Tuesday, 4 September 2012

Hollywood Babble On & On #950: Digital Dumb-Assery

The rise of the internet and new digital mediums, has opened new avenues for the transmission of information, music, video, and even books.

It has also opened new avenues for egregious stupidity that could easily kill the golden goose, and mostly over who owns what is defined as "intellectual property." The media corporations don't know what to do when it comes to digitized intellectual property, so they either come up with wonky rules or lash out in erratic ways that make no sense and do more harm to their cause than good.

First up is iTunes which is looking at a court battle which I would like to call: "iHard With A Vengeance."

Trust me, once you here the story, you'll think that name was brilliant.

It all hinges on the simple fact that you don't legally own the songs and other material you buy on iTunes.  You are, in fact, buying a license to use that material on appropriate gadgets until the day you die, then it all goes back to iTunes and the record companies.

Not many people know that since it's buried deep in the "user agreement" or "terms of use" that very few people actually read in full, and even fewer understand.

One person who has read the agreement, or had his lawyers read it is actor Bruce Willis.
What he's discovered has pissed him off, and reports are saying that he's planning to take iTunes to court

You see, Willis has a large music collection, and he wants to leave that collection to his family in his will the way he would have left a collection of vinyl record albums or a stack of CDs.

"Ixnay on the eavinglay" declared the iTunes terms of use in a shocking use of the Latin language, because all your songs really belong to us. 

Willis might have a case, since all of iTunes advertising say "buy your music" instead of "rent the license in order to have permission to use your music for a limited time determined by the company," which is what iTunes is really selling.

iTunes will then claim all kinds of obscure copyright regulations, which might have more legal weight, but very little moral weight because it involves removing ownership from the customer of a good the customer paid money for on the good faith belief that they will own them.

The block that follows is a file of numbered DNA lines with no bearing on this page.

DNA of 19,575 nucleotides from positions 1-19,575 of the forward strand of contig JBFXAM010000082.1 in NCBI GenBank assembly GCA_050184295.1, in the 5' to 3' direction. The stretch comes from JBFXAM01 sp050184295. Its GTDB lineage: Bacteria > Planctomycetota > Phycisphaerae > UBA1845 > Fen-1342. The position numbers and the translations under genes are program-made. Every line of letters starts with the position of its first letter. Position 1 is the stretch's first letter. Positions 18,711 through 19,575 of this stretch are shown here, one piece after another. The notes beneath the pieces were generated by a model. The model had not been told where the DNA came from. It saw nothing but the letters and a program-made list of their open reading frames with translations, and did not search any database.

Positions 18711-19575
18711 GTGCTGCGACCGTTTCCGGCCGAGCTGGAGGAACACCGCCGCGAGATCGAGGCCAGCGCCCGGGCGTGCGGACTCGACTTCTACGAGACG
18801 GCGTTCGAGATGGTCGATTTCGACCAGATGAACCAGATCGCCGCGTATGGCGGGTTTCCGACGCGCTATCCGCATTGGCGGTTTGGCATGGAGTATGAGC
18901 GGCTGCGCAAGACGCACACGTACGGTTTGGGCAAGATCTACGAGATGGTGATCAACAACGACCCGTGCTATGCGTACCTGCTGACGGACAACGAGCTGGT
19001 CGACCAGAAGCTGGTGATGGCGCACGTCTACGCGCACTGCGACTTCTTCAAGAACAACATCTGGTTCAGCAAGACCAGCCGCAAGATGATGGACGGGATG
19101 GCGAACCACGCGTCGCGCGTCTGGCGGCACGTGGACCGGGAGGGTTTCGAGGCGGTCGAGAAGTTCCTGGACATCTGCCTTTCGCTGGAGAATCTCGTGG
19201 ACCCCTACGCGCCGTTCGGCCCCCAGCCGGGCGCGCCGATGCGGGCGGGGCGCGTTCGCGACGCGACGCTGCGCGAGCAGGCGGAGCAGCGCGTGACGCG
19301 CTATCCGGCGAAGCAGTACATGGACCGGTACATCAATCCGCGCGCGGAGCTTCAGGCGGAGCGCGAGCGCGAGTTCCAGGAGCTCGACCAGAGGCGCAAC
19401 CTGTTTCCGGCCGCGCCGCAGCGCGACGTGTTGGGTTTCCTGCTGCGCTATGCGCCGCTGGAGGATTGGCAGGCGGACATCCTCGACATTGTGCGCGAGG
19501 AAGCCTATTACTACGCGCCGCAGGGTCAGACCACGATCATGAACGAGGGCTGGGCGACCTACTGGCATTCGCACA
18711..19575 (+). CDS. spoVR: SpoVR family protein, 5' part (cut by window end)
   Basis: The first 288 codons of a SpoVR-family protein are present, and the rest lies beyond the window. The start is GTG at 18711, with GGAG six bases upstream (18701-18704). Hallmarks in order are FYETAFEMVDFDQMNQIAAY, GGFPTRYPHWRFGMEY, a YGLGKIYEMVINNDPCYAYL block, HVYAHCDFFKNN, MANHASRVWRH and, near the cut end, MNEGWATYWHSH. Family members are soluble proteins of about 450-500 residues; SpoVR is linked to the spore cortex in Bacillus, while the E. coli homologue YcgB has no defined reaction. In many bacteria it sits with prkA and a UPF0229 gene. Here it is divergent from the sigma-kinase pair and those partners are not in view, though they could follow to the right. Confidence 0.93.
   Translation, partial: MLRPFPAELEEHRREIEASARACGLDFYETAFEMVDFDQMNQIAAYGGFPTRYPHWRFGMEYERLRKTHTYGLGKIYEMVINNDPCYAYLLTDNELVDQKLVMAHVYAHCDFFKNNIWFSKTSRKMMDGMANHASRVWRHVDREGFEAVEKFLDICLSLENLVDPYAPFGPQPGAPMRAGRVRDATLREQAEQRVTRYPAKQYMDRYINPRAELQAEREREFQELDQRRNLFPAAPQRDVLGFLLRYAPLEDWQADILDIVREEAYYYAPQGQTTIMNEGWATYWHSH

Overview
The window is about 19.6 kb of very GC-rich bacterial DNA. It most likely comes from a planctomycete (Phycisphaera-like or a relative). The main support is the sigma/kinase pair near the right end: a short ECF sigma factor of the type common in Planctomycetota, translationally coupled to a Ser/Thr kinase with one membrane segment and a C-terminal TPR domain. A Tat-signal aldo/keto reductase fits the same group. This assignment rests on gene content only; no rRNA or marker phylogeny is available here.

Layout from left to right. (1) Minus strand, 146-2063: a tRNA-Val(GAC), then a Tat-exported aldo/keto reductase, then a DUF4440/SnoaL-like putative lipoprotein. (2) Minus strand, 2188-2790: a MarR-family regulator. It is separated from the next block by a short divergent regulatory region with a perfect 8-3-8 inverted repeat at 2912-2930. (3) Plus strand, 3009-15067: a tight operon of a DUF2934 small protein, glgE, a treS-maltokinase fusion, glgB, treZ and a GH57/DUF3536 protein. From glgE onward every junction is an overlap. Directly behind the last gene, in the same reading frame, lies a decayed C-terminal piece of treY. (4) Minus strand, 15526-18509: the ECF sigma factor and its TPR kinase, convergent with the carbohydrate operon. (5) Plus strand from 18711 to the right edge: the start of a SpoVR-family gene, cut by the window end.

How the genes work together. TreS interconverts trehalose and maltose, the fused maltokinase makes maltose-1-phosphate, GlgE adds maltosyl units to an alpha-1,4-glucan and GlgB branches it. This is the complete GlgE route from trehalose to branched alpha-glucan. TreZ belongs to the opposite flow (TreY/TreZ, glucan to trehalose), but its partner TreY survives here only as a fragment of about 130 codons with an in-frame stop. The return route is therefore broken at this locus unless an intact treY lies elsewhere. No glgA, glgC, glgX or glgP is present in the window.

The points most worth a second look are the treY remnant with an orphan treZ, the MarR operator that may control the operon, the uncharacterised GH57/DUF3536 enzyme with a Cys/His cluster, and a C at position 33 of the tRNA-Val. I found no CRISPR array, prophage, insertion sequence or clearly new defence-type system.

But that's not the only thing.

Big media companies are terrified of piracy, and with good reason, it costs them millions of dollars each year. However, there tactics seem intent on giving the pirates the moral high ground.

The most recent exhibition of copyright law enforcement dumb-assery was the Hugo Awards given at the World Fantasy Convention.

If you don't know, the Hugo Awards, named after groundbreaking editor Hugo Gernsback, are to honor the best writing of science fiction and fantasy in multiple mediums including novels, short stories, film and television.

This is where the idiocy comes in. The awards ceremony was being broadcast live on the internet via the Ustream service. It was all going well until they got to the television awards.

The Hugos had permission to air clips from the nominated shows, but no one bothered to tell the automated piracy hunting bots that the media companies.

The bots shut down the broadcast right in the middle of the TV awards, pissing off legions of science fiction and fantasy fans.

Once again, the big media companies show zero competence in managing access to intellectual property, and engaged in the sort of heavy handed tactics that make pirates look like the good guys.

Big media needs to get some serious common sense if they're going to survive this major shift in how people get, use, and share intellectual property, because they're definitely doing it wrong now.


  1. Would the money paid at least go back to your estate? If not, the HUMANCENTiPAD is looking more pleasant and reasonable.

  2. I can't wait for all this mess with digital distribution to be sorted out. This story is just just a tiny part of the problem - limited international distribution, forced language versions (hate dubbed movies? too bad), region locking, not online = can't use (even if the files are all there on your harddisk), DRM in form of spyware. When a video game asks you to submit a scan of your passport to confirm your identity torrents suddenly seem to be the only sane option.